Thispaper: 1) Reports foundfromthe on theencouraging results theoretical andexperimental aerodynamic work, 2) Presents solution a design of a practical system theaerodynamic whichsatisfies requirements, and 3) Describes thetests carded aut to verify theoverall design concept. I

235

&ckness % to chorT'mtio A supercriticalaerofoil of 14 (t/cmax) was designed with generous section thickness between50% and 70% chord and significant TE thickness. the camber Tlis was perceivedto assistin accommodating actuationequipment. The detailsof the changein sectionprofile are depictedin Figure 1. Ile position of maximumcurvatureon the upper surface ties at 64.5% chord and so was chosen as the junction betweenthe centrebody and the TE element. The as the centreof rotation origin of this curvaturewas selected and the camber angle, S, was prescribedas the angle of rotationof the 7E elementin a circular arc aboutthis origin. A flexible upper surfaceplatejoins the centre body and the TE elementto permit extension yet maintaincurvature. 7he lower surfacewas a simpler systemin which a rigid closing held 60% body from and is hinged chord the at centre plate by spring loadsto the TE element. This geometrymaintains a smoothtop surfacewhendeployed. is to control the LE suction The purposeof LE deployment due in to by circulation variations caused peak pressure LE the Deployment element on a of changes. camber design insurmountable problems. presented arc circular Theseare overcome(seeFigure 1) by simply drooping the LE element without extension, similar to the RAEVAM in Figure 2 is description this A given concept of system. 3). (takenfrom Reference variati4 of camberis possible For a finite wing, spanwise by dividing the camber controlling devices into several be deployed can of which the each span. along segments implicationsof achievingsuch independently.7lie geometric 3.2. in Section discussed in are a variation wing camber 2. AERODYNAMIC DESIGN 2.1 VARIABLE CAMBER WING WIND TUNNEL MODEL ne variable camber (VC) half wing wind tunnel model shown in Figure 3 was of a rectangularplanform swept at distanceof 1.6m and referencechord of 250. A semi-span 0.6m gave an aspectratio of 5.33 which combinedwith a No. in Reynolds test of two 50 a m/s resulted tunnelspeedof millions (2 x 10.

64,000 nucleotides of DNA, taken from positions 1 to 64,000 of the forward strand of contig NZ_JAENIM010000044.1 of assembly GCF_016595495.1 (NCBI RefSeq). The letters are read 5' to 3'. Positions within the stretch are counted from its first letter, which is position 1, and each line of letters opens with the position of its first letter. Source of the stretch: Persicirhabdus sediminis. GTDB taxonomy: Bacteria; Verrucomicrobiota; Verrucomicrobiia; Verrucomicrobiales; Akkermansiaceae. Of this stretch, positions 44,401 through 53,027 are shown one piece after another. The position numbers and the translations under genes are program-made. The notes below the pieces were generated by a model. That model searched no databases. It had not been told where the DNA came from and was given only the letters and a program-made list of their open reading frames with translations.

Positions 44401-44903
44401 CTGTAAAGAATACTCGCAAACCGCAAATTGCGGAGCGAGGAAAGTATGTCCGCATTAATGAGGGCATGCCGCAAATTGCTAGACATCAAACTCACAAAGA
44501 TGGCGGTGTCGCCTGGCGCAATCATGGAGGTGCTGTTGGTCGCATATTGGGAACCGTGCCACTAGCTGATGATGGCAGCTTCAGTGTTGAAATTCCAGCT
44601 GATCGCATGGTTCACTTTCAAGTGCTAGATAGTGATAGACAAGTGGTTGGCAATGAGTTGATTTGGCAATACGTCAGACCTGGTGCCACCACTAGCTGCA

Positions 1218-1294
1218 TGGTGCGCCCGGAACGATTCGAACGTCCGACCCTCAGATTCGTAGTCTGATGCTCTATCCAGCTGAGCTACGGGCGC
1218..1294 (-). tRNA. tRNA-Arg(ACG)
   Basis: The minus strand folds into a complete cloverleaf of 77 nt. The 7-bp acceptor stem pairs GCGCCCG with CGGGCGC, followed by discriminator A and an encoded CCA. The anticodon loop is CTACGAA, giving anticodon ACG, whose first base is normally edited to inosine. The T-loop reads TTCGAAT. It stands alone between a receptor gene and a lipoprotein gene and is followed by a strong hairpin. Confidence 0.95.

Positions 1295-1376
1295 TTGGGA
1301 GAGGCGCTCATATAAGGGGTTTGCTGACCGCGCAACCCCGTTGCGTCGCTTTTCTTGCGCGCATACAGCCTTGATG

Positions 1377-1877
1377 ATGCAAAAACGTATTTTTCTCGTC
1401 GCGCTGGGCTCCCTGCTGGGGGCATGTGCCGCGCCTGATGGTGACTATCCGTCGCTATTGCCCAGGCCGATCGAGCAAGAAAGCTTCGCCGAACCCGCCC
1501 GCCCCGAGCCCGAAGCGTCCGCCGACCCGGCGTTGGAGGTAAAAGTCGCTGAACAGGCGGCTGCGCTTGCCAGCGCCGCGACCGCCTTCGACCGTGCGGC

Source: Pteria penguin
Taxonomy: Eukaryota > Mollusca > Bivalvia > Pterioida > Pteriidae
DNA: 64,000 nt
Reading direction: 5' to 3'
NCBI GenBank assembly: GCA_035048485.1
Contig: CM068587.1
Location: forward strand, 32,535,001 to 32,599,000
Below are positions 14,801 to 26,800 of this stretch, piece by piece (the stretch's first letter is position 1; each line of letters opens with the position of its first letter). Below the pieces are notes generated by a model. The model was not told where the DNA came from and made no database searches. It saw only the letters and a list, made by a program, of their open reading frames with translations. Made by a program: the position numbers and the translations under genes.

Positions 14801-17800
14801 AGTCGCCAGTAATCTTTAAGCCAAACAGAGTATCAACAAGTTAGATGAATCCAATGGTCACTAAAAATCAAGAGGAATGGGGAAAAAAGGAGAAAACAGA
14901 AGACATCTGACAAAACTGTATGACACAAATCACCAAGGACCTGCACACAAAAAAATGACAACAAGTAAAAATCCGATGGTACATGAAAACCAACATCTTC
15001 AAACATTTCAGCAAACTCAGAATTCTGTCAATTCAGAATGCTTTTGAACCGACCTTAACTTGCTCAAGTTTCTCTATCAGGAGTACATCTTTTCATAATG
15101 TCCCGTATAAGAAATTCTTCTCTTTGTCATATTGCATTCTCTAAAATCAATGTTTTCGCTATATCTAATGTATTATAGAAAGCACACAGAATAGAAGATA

100 00,5* and of settings -3.5% -Discrete chordwise camber (TE) detachable trailing edge tested using rotation were into four divided The for span was camber. each pieces equal segments, thus any number of camber settings and be could achieved. positions spanwir: One TE piece of each camber setting was pressure tapped along with a leading edge segment and the centre body. The pressure distribution over the entire wing could therefore be measured by moving the appropAate pressure tapped segments along the span.